Glenn Close on emotional and psychological devastation of childhood in ‘cult'
Glenn Close has said she is still suffering trauma from her childhood growing up in a conservative religious group.
The actress, 74, said she is still dealing with the “devastation, emotional and psychological” of her upbringing in Moral Re-Armament (MRA), which was founded by American minister Frank Buchman in 1938.
Close, who is best known for roles in Fatal Attraction, 101 Dalmatians and the TV series Damages, said she believes that is why she has not had successful relationships in her adult life.
Speaking in the Duke of Sussex and Oprah Winfrey’s Apple TV+ series The Me You Can’t See, Close said: “From when I was seven until I was 22, I was in this group called MRA and it was basically a cult.
“Everybody spouted the same things and there was a lot of rules, a lot of control. It was really awful.
“Because of how we were raised, anything that you thought you would do for yourself was considered selfish.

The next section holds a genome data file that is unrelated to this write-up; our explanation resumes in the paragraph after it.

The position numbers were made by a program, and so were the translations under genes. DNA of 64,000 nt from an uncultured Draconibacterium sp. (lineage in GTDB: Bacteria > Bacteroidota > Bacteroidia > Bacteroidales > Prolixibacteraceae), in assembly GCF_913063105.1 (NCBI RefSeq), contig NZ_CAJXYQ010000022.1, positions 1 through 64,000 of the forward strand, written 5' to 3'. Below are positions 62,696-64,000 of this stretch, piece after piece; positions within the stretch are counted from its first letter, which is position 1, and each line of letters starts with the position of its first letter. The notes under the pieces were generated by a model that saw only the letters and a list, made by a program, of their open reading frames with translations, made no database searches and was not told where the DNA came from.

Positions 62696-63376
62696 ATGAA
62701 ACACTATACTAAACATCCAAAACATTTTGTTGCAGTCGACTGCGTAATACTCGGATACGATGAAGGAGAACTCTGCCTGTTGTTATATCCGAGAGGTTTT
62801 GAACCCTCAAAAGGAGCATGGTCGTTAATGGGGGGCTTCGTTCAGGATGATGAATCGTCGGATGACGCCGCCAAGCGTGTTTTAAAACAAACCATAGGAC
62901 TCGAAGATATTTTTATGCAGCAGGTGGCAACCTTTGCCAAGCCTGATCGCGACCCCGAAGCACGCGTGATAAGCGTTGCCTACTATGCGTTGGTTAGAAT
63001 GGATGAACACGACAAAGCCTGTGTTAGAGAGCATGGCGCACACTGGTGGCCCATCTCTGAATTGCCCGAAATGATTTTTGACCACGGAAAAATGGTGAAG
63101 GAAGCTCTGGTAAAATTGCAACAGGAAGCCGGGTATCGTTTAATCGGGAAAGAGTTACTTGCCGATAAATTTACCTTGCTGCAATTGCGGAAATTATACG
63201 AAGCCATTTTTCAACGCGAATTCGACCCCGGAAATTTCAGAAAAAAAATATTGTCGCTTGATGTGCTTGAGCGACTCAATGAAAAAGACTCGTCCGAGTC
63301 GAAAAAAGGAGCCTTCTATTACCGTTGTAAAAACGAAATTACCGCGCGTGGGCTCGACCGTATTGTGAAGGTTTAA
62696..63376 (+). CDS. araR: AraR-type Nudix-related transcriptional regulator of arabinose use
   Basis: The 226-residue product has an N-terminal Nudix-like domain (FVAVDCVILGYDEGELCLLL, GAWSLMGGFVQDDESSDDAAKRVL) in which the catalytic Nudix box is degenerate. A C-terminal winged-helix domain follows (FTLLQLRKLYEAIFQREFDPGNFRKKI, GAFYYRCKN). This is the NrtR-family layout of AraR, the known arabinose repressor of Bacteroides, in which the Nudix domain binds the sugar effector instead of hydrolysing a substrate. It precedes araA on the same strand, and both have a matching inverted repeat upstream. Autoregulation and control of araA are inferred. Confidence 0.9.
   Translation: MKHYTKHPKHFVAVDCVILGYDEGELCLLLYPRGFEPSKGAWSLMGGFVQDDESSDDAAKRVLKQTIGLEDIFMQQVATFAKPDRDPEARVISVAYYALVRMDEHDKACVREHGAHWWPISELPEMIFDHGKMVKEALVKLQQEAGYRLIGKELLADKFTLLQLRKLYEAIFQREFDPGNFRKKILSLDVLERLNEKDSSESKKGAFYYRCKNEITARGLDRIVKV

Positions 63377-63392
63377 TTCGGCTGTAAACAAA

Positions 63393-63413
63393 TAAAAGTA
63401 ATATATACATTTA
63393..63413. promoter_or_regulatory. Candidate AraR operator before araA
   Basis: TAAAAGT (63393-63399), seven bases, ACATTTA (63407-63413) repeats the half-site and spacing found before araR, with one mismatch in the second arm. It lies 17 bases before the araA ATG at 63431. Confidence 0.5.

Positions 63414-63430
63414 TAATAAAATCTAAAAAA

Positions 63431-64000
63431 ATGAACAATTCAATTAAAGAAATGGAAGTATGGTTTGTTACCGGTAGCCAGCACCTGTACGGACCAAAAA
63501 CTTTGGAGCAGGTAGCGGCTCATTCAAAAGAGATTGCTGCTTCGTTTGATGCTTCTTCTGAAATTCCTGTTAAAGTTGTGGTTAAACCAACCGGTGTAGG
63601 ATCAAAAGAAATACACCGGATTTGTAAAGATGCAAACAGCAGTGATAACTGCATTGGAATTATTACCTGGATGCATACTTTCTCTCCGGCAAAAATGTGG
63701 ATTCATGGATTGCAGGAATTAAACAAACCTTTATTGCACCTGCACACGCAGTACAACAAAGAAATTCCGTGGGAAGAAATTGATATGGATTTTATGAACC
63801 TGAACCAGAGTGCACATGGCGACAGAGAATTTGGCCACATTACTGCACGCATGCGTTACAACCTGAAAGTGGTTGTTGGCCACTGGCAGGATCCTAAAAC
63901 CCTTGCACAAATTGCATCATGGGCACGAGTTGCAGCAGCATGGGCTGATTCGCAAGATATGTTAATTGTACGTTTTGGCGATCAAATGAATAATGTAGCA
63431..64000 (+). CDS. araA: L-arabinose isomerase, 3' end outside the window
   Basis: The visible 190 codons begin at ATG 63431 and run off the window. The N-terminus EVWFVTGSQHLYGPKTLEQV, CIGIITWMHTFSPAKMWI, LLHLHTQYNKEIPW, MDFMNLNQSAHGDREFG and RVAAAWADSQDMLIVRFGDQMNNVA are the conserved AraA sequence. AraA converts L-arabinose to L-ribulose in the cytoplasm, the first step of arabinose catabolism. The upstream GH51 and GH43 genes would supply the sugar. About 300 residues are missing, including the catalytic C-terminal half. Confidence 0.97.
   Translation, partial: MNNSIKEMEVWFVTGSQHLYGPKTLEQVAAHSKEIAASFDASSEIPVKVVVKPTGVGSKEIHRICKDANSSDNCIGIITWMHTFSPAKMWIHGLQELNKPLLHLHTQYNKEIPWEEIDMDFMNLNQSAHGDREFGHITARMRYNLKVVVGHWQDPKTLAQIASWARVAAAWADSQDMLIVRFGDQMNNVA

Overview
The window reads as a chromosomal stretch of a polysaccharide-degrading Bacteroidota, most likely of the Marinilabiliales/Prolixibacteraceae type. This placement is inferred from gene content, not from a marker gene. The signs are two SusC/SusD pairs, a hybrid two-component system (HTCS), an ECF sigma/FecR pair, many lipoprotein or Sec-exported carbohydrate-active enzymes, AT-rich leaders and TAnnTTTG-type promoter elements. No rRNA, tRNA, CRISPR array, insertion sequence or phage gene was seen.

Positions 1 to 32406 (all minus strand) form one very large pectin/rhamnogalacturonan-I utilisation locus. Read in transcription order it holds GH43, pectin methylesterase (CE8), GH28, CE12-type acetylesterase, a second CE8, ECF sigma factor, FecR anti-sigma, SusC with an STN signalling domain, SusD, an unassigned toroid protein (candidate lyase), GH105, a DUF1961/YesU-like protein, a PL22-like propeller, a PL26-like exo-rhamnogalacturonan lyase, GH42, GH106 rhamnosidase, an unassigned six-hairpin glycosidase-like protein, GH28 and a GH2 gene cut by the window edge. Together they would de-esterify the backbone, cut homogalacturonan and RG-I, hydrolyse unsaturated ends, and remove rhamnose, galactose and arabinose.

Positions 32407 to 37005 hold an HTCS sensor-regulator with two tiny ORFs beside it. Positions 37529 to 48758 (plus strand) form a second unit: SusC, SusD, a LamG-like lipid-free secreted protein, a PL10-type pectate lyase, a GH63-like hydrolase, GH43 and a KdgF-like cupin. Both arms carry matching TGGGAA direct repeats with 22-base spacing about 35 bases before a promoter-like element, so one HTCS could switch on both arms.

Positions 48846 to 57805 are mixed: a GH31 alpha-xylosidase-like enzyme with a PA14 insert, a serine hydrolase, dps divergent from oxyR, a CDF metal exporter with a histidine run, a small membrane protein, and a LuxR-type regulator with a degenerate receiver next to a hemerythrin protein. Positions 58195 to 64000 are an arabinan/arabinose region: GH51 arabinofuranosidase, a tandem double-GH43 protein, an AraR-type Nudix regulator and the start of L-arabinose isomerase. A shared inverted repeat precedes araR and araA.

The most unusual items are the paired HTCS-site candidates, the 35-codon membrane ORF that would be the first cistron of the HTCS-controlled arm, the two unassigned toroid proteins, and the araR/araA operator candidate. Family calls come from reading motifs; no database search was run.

“We never went on family vacations, we didn’t have any collective memory of stuff other than what we went through, it was really awful.
“We were so broken up, it’s astounding that something you went through at such an early stage in your life still has such potential to be destructive. I think that is childhood trauma.
“Because of the devastation, emotional and psychological, of the cult, I have not been successful in my relationships and finding a permanent partner and I am sorry about that.
“I think it is our natural state to be connected like that. I don’t think you ever change your trigger points, but at least you can be aware of them and at least you can maybe avoid situations that might make you vulnerable, especially in relationships. That is probably why we all have our dogs.
“But here I am at this point in my life, after 45 year that I’ve been an actress, getting comfort and companionship on a regular basis from my family, I’ve come home to them.
“That for me has psychologically grounded me in very important ways.”